January 4th, 2021 - A marketing authorization application has been submitted to the European Medicines Agency for the approval of amivantamab as a treatment for patients with metastatic non–small cell lung cancer that harbors EGFR exon 20 insertion mutations who have experienced disease progression following platinum-based chemotherapy.
A marketing authorization application has been submitted to the European Medicines Agency (EMA) for the approval of amivantamab (JNJ-61186372; JNJ-6372) as a treatment for patients with metastatic non–small cell lung cancer (NSCLC) that harbors EGFR exon 20 insertion mutations who have experienced disease progression following platinum-based chemotherapy.1
The application was based on findings from the monotherapy arm of the phase 1 CHRYSALIS trial (NCT02609776), in which amivantamab induced an overall response rate (ORR) of 36% (95% CI, 21%-53%) in the 39 patients who were determined to be evaluable for response.2 Moreover, the partial response (PR) with the agent was 36% (95% CI, 21%-53%).
Notably, in the 29 patients who had prior platinum-based chemotherapy, the ORR was 41% with amivantamab (95% CI, 24%-61%). The clinical benefit rate achieved with amivantamab was 67% in response-evaluable participants and 72% for the subset of patients who had previously received platinum-based chemotherapy.
Additionally, of the 14 patients who responded to treatment, the median duration of response (DOR) was reported to be 10 months (range, 1-16). In patients who had received prior platinum-based chemotherapy, the median DOR was slightly shorter, at 7 months (range, 1-16). Sixty-four percent of patients (n = 9/14) continued to respond to treatment at the time of data cutoff; this was true for 58% (n = 7/12) of patients who had prior platinum-based chemotherapy.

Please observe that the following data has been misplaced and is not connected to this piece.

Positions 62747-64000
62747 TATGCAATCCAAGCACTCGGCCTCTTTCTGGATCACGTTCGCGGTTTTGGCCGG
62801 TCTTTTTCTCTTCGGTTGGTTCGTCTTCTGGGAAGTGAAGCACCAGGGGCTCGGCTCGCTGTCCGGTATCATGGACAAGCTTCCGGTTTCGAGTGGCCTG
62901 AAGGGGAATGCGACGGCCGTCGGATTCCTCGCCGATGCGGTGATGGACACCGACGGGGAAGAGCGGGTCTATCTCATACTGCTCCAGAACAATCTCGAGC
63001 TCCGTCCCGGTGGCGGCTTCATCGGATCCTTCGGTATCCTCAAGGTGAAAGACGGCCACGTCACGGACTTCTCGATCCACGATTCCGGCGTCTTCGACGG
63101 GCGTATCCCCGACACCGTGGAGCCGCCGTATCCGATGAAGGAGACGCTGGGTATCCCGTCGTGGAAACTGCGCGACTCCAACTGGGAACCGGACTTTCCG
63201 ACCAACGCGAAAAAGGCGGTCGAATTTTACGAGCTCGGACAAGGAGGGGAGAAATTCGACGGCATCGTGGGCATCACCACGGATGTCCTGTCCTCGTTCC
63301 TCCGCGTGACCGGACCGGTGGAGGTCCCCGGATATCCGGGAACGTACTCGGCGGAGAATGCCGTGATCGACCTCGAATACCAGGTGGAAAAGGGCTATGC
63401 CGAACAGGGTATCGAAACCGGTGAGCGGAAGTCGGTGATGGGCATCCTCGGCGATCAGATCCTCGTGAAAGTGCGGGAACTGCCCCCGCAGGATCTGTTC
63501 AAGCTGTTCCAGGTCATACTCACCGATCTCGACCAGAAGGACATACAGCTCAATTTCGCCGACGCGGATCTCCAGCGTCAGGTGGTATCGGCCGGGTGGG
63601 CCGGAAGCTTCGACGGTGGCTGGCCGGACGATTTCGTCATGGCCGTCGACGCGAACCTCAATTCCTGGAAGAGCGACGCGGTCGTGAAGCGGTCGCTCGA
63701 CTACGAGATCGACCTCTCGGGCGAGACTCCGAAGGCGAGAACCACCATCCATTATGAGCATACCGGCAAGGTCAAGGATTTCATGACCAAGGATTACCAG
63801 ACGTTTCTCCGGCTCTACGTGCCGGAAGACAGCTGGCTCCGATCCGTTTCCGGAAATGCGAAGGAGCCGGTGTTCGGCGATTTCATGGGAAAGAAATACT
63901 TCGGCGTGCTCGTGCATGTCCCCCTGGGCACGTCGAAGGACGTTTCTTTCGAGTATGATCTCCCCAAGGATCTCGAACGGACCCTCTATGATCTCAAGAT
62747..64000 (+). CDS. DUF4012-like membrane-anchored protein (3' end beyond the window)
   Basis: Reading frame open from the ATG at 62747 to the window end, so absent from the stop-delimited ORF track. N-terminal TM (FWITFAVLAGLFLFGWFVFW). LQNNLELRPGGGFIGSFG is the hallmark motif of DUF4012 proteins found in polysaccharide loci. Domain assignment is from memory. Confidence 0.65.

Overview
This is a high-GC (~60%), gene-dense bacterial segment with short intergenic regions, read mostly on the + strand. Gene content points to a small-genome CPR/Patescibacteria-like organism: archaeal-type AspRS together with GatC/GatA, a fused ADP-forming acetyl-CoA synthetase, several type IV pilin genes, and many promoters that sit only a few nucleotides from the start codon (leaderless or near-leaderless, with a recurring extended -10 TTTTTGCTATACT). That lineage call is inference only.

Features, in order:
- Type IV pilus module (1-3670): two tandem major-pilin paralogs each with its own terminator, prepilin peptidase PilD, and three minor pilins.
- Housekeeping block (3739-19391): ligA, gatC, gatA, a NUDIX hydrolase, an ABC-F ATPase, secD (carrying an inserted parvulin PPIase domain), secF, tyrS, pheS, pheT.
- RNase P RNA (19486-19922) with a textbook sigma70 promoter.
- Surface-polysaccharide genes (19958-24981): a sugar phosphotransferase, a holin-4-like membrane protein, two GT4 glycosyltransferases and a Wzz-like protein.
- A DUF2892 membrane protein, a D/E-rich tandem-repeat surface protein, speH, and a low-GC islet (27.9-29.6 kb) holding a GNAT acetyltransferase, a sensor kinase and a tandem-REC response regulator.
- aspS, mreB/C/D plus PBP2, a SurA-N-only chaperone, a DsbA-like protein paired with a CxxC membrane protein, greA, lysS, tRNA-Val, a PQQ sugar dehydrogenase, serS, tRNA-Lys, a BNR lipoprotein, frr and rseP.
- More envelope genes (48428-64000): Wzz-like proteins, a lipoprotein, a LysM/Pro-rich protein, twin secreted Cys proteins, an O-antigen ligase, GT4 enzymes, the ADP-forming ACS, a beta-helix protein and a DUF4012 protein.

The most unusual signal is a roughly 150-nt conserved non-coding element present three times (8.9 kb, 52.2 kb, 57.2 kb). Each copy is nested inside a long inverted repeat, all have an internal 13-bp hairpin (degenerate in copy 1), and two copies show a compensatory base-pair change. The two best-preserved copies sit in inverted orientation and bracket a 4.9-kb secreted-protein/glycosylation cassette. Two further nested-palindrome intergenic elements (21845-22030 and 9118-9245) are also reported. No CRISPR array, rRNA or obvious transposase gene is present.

“The EMA submission represents an important milestone in our commitment to develop innovative, targeted therapies like amivantamab for patients facing a lung cancer diagnosis,” Peter Lebowitz, MD, PhD, global therapeutic area head of Oncology at Janssen Research & Development, LLC, stated in a press release. “This is an important step forward in our drive toward improving outcomes for patients diagnosed with NSCLC who have EGFR exon 20 insertion mutations where there are no EMA-approved targeted treatments today.”
In the ongoing, 2-part, phase 1 trial, investigators evaluated amivantamab in patients with advanced NSCLC. In the first portion of the trial, investigators sought to establish the recommended phase 2 dose (RP2D) of the agent, while in the second portion, they evaluated the safety and preliminary efficacy of the drug, along with pharmacokinetics and immunogenicity.
To be eligible for enrollment, patients had to have metastatic or unresectable NSCLC, have experienced disease progression on previous therapy or have been ineligible for or refused current treatment options, and have had an ECOG performance status of 0-1.
Patients had to have evaluable disease for the first portion and measurable disease for the second portion of the research. Moreover, for part 2, patients had to have activating EGFR or MET mutations or amplifications and have progressed on prior standard-of-care therapy. Notably, patients with previously definitively treated brain metastases were permitted for inclusion.